Just before we got to the road I came around a bush and said to Paul ”snake”. I backed up a couple steps and took a longer look. There were no rattles and it was not at all aggressive. So we made it a photo opportunity. Since getting home I have spent some time looking at photos of snakes. I studied snake range maps. It appeared to be a Red Coachwhip snake common in the region. This was confirmed by the expert I sent the picture to. I will add its picture to my album of desert wildlife. Other than many lizards and some hawks and other birds we did not see much else in the way of life. But, we made plenty of noisy on the return trip as there were lots of mountain lion tracks in the washes where the cows travel who free range the area.

We made our way up and over hills and down and out of washes for a long time. Always the strangely shaped, titled butt was looming larger in front of us. It is a very interesting geological feature. It has the same jointed basalt on the top as many of the butts in the area, but it is tilted so that only about half of it is above ground. We passed it on the west and began to gain altitude. We neared the mountain the ghost town is nestled in.

It was once a thriving community of several thousand inhabitants. Today, there are only a handful of structures left. Two of them are in pretty good condition. One looked to actually have had some restoration, as if it was being made into a gathering place for off-roaders of the more recent past.

The other building is only stone walls, but it was really something in its day. It had many rooms and was a large structure.


We made our way around the corner of the town heading northward to the mine. This was really exciting. There was an enormous tailing pile and really well preserved remains of the ore handling area. Scattered everywhere were old tanks and funnels and masonry work. Great stuff; we soaked that up for a while and then headed down the old road to where I thought the mine entrance was located. It was there, and it was open which was a surprise. I never go into old mines they are just too dangerous. But, with that said this one was solid rock and the opening was almost big enough to drive a small car into. It was very impressive.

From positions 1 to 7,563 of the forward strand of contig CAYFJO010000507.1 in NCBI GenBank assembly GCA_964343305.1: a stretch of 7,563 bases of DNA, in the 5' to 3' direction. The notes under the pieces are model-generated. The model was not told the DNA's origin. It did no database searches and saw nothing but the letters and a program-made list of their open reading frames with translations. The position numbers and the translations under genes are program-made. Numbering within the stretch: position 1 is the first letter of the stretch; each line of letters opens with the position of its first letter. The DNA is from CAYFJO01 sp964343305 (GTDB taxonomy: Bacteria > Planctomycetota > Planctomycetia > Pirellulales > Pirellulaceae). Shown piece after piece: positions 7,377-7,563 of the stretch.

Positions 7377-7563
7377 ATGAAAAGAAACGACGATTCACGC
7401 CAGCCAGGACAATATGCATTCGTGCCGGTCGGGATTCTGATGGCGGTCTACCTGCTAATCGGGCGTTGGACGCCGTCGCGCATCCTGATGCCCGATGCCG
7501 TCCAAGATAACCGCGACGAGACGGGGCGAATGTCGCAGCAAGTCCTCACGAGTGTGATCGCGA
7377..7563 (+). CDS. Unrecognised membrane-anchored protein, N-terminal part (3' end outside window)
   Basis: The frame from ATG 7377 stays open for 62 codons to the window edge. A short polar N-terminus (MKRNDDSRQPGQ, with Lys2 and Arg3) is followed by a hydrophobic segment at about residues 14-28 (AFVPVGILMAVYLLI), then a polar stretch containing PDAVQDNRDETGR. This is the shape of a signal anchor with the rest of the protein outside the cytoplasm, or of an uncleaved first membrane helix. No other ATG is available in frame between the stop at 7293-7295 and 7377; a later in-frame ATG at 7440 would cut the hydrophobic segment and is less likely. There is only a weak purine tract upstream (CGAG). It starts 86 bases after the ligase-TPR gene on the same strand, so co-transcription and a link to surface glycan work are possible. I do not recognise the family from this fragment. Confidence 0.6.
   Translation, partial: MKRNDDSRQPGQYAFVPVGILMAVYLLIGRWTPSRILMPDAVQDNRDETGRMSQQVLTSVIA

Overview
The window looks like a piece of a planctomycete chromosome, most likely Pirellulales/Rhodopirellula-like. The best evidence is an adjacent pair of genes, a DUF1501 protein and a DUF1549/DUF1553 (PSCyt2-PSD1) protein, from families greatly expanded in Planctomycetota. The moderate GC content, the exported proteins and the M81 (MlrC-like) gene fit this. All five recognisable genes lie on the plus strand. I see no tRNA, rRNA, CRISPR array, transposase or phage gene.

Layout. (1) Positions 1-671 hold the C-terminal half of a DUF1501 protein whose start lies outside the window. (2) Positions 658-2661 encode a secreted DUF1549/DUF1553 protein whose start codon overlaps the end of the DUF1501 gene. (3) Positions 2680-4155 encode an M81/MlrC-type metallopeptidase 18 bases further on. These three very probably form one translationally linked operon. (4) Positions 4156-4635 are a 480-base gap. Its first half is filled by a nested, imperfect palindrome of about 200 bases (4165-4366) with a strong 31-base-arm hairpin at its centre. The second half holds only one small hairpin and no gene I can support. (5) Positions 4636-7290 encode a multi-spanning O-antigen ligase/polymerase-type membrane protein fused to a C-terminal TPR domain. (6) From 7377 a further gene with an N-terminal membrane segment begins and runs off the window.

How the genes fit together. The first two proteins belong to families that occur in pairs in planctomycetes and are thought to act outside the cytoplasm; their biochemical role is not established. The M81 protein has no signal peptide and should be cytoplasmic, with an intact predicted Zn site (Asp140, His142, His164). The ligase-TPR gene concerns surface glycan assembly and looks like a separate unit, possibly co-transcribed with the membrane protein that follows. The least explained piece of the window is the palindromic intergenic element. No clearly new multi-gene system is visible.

The mine had workings in several terraces along the face of the mountain and roads that wound up to them. We had time left and headed up to the next level. There we found a vertical shaft. As regular readers know I have acrophobia and stay away from looking down into holes in the ground. Paul stayed back too, but he got my attention and I saw the rock in his hand. I perceived immediately his plan. He reached out and flicked the rock out over the shaft. I counted the seconds. Thirty years in darkrooms counting along with exposures has made me pretty accurate at counting time. We heard the rock very faintly hit bottom at five seconds. That was one scary deep shaft. Even a conservative estimate of depth is well over 300 feet. This mine did have a long and illustrious history producing great amounts of silver and later I believe also gold. Near the beginning one report was of 54 ounces of silver per ton of ore, with 2000 ounces per day of bullion being produced.

We had allotted ourselves two hours at the ghost town and mine before we needed to begin the trip back. We had time still for a small lunch and to replenish our fluids. The well restored building was sort of on our way out of town so we ate there. As we finished lunch I looked at the pavement of rock outside the building I noticed suddenly that all the rocks were broken sections of cores. Drilled out during the mining operation they were an amazing find. We played around there for a few minutes and of course took more pictures.

I had hoped to find the remains of the assay office if there was one. But we did not. There are often pieces of flasks and other cupellation evidence. But, there was none of that at this mine. Perhaps they did that work off site or in our limited time we did not find the right place.